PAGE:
Want a sweet deal on a Lenovo tablet? Well even if you don't, Best Buy is offering it, so pass this on to someone who does. Best Buy is offering significant discounts on both the unique Yoga Tablet 8 and the more conventional IdeaTab S6000. For today only, the 8-inch Yoga is $199.99 on the online store, a full $50 off. That's even better than the Lenovo perks site.
If you've used Android 4.1 or later on a phone or tablet with 1GB of RAM, you know things can get a little tight in the memory department. That's what makes newer and slightly underpowered devices like the Lenovo Yoga a little disappointing. Google has decided to trim the fat with Android 4.4 in an initiative they've christened "Project Svelte." This isn't a single change, it's a wide range of additions to the Android API and optional hardware configurations designed to make KitKat run smoothly on devices with as little as 512MB of system memory.
According to the new 4.4 developer page, Project Svelte starts with recommendations and options targeted at device manufacturers.
Tablets are in a bit of a rut as far as form factors go. Aside from ASUS' Transformer models and imitators, they're basically all monolithic slates with very little in the way of variation. Lenovo is trying to buck that trend with its new Yoga tablet line, which borrows the name from the company's flexible and well-received convertible laptops. These tablets feature an exaggerated curve on one side of the case (sort of like a more pronounced version of the Notion Ink Adam).
When people think of laptops, Android isn't the first operating system that comes to mind, but the number of options continue to grow. The Asus Transformer series showed that a tablet and a keyboard packaged together nicely could prove to be more appealing than a netbook, and the more recent HP Slatebook x2 managed to feel more like a laptop and less like a tablet. Now Lenovo is ready to do its competitors one better by debuting an Android laptop that is more than a tablet packaged with a nice keyboard dock - the Lenovo A10, a convertible 10.1-inch laptop running Android 4.2.
If you've been waiting on new mobile hardware from Lenovo to hit the scene, well ... you might be the only one. And if that's the case, then this post is just for you. Feel special.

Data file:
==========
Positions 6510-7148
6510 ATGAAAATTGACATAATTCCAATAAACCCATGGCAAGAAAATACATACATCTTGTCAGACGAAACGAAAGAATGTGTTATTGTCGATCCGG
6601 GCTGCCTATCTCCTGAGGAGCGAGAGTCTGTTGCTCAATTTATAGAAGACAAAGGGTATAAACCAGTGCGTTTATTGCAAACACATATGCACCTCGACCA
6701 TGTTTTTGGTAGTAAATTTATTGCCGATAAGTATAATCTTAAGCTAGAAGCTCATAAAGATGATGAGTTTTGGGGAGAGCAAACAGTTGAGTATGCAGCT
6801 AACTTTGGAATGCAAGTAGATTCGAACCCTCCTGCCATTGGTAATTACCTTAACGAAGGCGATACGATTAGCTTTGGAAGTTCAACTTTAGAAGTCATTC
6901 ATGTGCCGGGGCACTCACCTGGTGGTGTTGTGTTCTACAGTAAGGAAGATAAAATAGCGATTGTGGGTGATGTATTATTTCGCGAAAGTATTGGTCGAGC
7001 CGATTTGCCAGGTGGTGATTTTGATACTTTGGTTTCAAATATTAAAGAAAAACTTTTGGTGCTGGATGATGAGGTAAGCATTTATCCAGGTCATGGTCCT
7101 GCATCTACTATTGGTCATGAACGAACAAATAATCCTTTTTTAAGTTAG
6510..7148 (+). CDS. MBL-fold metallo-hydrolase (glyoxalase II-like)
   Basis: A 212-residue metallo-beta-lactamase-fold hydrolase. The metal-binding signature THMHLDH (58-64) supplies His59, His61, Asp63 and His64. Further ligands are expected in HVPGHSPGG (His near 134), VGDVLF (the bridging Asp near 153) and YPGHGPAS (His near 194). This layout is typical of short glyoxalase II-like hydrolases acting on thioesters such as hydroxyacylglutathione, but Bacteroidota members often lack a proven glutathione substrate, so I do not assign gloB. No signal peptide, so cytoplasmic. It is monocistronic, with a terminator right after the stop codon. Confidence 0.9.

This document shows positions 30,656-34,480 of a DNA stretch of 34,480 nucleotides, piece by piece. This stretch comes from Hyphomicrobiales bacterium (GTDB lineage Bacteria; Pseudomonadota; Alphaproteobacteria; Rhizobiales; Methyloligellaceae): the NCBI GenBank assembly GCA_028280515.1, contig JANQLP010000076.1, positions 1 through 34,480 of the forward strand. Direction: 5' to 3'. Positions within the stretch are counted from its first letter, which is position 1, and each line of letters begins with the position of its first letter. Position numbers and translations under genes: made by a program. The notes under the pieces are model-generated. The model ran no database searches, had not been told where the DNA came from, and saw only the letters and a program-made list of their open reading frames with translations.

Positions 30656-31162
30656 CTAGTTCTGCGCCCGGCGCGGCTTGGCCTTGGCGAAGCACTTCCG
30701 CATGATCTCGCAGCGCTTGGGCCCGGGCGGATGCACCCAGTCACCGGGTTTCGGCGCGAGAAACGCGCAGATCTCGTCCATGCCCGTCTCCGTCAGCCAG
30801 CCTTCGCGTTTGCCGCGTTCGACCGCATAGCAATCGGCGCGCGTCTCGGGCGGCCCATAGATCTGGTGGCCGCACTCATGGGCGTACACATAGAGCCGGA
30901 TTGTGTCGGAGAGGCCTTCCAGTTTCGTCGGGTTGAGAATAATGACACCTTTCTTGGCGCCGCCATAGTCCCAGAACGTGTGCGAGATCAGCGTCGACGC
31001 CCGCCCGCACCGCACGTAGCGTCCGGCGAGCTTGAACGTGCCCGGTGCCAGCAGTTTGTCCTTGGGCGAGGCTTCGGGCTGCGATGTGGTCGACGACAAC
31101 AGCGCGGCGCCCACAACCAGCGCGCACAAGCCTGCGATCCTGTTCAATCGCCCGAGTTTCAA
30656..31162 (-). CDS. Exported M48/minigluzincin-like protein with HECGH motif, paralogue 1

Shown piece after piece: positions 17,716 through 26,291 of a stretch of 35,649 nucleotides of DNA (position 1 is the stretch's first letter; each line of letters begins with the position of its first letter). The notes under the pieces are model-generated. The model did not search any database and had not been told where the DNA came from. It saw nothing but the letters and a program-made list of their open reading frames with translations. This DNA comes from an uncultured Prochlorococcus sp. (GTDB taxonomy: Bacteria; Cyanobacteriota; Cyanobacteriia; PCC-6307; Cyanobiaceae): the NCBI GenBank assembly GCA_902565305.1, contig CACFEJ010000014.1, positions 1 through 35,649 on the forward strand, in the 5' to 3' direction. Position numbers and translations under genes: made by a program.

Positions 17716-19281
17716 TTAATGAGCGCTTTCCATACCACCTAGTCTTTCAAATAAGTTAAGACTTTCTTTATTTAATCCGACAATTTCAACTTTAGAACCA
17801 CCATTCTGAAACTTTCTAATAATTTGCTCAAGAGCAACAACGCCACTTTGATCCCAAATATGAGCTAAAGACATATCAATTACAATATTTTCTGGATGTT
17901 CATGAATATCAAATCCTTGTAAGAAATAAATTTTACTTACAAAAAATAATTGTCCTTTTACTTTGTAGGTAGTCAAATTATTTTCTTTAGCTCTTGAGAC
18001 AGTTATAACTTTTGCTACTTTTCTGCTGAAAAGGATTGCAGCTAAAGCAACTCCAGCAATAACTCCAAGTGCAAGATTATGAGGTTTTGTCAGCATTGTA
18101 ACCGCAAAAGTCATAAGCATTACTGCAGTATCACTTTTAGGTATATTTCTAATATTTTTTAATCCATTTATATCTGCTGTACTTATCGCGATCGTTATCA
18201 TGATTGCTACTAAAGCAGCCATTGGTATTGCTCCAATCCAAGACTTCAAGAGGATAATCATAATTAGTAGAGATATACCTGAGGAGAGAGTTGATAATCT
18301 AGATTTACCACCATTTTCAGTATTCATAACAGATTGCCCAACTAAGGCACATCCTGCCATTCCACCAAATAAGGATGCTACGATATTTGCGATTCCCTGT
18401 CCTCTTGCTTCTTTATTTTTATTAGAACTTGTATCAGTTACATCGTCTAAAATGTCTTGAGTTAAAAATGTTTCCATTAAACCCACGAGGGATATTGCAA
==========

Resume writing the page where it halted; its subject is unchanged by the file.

At IFA in Berlin today, Lenovo has taken the wraps off a couple of new devices: the Vibe X smartphone and S5000 tablet. While we're only likely to see the latter here in the states, let's take a quick look at the former to kick things off – it doesn't seem to be half bad.
Manufacturing smartphones is a competitive game. I'm talking playing StarCraft in South Korea rough. Succeeding in this market is akin to getting into an Ivy League university, then going on to join the NFL. It's not impossible, but neither is becoming president. If you can't handle the heat, get out of the kitchen. It must be too hot for NEC, as they're bowing out of the smartphone market. Given that this was one of their latest models, the news doesn't come as too much of a surprise.
Welcome to the Android Police Podcast, Episode 67.
I'd like to apologize in advance for a few technical snafus and various awkward transitions you may notice in this week's show, as much of the Eastern US was experiencing severe storms yesterday, causing problems with the YouTube / Hangouts On Air backend.
Don't forget - the Android Police Podcast's live broadcast is every Thursday at 5PM PST (www.androidpolice.com/podcast). You can also check out our calendar, below, for detailed scheduling information.
Lenovo's new line of mid-range tablets is now on sale pretty much without warning, and they might fill the low-cost niche fairly well. Samsung is also looking to sell you a mid-range tablet, but they don't quite have the pricing right. Lenovo's new slates start at a mere $149.99 and top out at $279.99.
The A1000 is a 7-inch tablet with a 1024x600 screen, 1.2GHz MTK dual-core processor, 1GB of RAM, and Dolby Digital Plus with front-facing speakers.
Hardware enthusiasts are probably already aware of Futuremark and its PCMark software, a standard for testing and comparing computer hardware for years. PCMark is popular among reviewers and users for its comparison of hardware on standards that are more likely to reflect real-world, typical usage. Today Futuremark announced that it's bringing the software to the "Big three" mobile operating systems, Android, iOS, and Windows Phone. Futuremark's press release did not include a date.